Last week I was part of a panel on a radio show, and the last question was, "What's going to be the biggest story in baseball this year?"
My answer was lame, but my colleague Ken Rosenthal nailed it. Essentially, Ken said the big story in 2004 is how many teams have a real chance to compete for postseason berths, and I would tend to agree. If we define "third-place teams" as those teams that are roughly the consensus third-place picks in their divisions, we find a bunch of teams that have real chances to do well this season. Here are those "third-place teams":
AL East Blue Jays
AL Central Royals
AL West Mariners
NL East Marlins
NL Central Cardinals
NL West ????
Let me take those in reverse order, because I want to explain those question marks while they're still fresh in your mind. They're there because I've not been able to discern anything like a consensus choice for third place in the National League West. I thought it was the Diamondbacks, until I looked at ESPN's Expert Picks and discovered that six of the 17 experts think the Diamondbacks will finish in first place. That ties them with the Giants, and the Padres are right behind with five votes. But whichever of these three teams you think will finish third, you probably have to admit it's got a fighting chance, because nobody in the division figures to run and hide.
None of the experts picked the Cardinals to win the NL Central, but it would be foolish to assume they can't.
As Baseball Prospectus points out, in 2003 the Cardinals boasted the best third baseman, center fielder and shortstop in the National League, and the second-best left fielder (and that's assuming that Albert Pujols, the league's MVP runnerup, ranked behind Barry Bonds). Nothing's changed since last season; the Cardinals still have four outstanding players in their lineup. Of course, the rest of the lineup isn't so hot and the bullpen is full of question marks. But if corner outfielders Reggie Sanders and Ray Lankford (or whoever plays left field) are reasonably productive and if Tony La Russa comes up with a few reasonably effective relievers, there's no reason the Cardinals shouldn't be in contention on September 1.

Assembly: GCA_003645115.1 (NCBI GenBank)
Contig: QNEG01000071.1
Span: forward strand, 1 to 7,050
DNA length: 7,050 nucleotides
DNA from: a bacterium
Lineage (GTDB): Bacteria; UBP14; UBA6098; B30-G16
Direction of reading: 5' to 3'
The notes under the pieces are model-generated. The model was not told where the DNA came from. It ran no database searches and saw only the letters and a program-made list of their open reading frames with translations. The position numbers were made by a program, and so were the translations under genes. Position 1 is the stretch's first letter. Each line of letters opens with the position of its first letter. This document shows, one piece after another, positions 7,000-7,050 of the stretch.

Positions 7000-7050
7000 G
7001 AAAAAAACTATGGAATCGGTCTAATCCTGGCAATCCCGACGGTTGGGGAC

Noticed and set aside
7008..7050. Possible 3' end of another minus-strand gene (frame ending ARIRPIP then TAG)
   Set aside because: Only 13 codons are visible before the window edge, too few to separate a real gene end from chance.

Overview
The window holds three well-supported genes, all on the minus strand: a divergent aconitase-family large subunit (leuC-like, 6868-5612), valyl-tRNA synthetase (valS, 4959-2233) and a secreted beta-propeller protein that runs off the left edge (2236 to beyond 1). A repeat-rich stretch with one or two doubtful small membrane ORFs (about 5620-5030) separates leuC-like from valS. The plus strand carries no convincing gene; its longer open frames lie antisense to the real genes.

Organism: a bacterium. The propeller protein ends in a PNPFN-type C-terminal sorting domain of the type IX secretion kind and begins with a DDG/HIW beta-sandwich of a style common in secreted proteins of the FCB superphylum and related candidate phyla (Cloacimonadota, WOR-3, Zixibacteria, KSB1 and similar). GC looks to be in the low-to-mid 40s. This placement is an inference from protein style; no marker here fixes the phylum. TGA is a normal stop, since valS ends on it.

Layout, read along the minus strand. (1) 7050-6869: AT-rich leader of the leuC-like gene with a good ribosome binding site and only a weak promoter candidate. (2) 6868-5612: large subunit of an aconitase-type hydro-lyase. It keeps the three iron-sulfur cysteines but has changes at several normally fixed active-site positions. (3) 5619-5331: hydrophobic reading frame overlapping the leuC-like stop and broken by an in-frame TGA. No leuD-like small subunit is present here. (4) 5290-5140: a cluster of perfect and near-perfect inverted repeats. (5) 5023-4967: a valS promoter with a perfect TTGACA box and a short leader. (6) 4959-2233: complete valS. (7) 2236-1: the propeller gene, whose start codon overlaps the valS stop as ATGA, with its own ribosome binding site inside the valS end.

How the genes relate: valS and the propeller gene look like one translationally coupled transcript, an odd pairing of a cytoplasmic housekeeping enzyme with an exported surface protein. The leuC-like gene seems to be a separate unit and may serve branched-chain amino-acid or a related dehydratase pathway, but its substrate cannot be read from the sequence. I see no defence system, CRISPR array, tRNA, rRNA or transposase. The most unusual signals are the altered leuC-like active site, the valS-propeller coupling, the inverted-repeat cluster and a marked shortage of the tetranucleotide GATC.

It's not often that a World Series winner is expected, the next season, to finish third, but then this seems to happen to the Marlins every few years. Let's see who the Marlins lost this offseason, and who they gained:
It doesn't take Bill James to figure out the guys Coming aren't as good as the guys Gone. But it's not a disaster, by any means, as all five of the replacements are capable ball players (with the possible exception of Darren Oliver). What's more, the Marlins should benefit from a full season of Miguel Cabrera (who didn't join the Marlins until late June last year), and A.J. Burnett could return from Tommy John surgery at some point during the season.
I don't expect the Marlins to win the NL East. But they could easily finish second if the Braves collapse, and they just might capitalize if the Phillies implode.